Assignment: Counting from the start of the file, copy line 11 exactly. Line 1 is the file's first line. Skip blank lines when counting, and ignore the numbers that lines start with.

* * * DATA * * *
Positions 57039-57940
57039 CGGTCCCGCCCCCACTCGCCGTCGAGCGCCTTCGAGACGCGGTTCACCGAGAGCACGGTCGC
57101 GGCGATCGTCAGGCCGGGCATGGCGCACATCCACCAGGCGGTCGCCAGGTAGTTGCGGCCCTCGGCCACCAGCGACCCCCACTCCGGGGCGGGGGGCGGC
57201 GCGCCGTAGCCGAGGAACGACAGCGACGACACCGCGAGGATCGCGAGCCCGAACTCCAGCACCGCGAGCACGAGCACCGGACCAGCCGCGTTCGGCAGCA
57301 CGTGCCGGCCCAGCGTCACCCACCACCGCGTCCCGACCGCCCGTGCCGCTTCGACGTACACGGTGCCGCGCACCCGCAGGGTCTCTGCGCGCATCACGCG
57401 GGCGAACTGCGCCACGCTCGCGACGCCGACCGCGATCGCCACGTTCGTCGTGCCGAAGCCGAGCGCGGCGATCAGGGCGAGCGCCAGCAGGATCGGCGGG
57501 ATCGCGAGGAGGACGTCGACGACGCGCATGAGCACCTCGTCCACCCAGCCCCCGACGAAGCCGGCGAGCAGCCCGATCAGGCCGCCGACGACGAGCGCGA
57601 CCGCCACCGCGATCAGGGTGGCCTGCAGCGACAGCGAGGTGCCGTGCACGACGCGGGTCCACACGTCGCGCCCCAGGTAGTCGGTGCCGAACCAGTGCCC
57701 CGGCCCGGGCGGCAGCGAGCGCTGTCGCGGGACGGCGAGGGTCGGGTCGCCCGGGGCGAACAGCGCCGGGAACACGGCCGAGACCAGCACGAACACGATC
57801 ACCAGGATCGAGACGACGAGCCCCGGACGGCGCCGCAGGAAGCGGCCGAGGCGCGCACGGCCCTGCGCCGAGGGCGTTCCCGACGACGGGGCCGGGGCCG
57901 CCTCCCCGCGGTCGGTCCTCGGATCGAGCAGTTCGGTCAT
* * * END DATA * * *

57901 CCTCCCCGCGGTCGGTCCTCGGATCGAGCAGTTCGGTCAT